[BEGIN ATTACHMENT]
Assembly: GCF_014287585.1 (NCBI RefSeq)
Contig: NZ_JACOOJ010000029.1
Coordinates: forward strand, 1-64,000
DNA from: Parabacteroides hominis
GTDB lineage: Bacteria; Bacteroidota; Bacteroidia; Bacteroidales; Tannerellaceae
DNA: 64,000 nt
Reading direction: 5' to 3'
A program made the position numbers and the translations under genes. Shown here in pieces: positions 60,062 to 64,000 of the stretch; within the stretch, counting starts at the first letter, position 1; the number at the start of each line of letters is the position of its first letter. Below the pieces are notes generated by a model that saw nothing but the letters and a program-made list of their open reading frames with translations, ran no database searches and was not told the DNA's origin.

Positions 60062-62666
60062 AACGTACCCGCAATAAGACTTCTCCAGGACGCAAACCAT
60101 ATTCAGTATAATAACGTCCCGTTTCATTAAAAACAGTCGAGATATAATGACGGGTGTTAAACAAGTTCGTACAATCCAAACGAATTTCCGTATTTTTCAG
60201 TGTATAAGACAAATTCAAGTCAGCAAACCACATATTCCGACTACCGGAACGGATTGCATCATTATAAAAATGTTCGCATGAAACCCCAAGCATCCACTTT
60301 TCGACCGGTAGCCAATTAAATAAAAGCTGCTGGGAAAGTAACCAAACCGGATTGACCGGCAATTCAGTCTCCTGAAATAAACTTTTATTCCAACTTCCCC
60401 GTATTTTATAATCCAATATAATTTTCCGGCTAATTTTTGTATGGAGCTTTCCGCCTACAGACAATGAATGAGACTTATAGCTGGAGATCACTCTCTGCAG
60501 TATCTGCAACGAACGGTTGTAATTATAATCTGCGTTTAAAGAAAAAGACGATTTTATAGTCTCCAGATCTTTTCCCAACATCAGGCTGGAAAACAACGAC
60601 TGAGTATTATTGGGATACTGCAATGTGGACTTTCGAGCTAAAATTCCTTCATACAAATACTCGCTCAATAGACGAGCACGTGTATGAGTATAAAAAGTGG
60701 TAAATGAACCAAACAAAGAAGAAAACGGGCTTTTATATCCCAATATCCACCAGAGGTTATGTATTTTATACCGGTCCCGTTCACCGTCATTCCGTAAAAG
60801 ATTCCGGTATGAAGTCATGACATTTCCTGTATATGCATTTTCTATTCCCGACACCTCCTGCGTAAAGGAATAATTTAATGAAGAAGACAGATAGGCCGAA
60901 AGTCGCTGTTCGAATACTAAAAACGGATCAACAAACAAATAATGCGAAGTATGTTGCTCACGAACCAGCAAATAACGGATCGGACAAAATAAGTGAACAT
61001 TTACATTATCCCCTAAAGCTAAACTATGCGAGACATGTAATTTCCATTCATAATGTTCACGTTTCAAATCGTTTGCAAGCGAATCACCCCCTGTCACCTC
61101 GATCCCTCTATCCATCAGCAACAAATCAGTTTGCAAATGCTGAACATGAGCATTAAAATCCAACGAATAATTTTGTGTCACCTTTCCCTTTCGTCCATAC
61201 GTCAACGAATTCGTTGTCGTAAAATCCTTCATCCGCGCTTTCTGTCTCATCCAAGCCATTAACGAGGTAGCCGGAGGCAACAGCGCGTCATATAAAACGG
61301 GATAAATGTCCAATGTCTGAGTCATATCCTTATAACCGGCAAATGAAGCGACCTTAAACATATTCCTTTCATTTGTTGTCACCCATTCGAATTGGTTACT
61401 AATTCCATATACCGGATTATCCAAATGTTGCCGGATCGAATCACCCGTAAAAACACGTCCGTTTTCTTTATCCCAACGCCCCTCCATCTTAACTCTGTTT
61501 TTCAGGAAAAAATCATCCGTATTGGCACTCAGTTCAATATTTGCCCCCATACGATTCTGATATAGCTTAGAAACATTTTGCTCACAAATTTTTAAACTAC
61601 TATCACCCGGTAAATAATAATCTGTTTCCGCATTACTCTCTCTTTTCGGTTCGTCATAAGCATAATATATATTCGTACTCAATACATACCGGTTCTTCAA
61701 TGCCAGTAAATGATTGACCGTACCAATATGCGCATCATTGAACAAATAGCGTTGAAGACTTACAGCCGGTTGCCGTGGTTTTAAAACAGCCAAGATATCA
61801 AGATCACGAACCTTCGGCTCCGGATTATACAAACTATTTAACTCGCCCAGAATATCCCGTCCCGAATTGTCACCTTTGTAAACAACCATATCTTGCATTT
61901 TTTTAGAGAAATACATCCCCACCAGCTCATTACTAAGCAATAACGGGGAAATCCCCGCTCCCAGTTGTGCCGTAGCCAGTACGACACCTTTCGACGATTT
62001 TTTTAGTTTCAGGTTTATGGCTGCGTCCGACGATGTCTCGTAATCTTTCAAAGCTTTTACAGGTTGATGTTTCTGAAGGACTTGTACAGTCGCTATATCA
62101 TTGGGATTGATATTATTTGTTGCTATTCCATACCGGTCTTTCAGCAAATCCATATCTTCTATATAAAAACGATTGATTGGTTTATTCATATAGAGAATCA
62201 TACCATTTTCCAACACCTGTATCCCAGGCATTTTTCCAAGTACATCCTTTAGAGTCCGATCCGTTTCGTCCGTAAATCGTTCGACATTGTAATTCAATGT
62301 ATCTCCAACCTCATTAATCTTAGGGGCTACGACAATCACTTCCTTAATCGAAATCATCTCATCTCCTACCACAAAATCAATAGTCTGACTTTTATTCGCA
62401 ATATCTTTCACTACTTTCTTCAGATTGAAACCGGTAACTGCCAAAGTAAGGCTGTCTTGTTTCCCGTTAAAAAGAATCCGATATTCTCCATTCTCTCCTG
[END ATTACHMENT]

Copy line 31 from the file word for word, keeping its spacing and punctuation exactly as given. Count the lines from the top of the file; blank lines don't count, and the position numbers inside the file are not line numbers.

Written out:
62101 TTGGGATTGATATTATTTGTTGCTATTCCATACCGGTCTTTCAGCAAATCCATATCTTCTATATAAAAACGATTGATTGGTTTATTCATATAGAGAATCA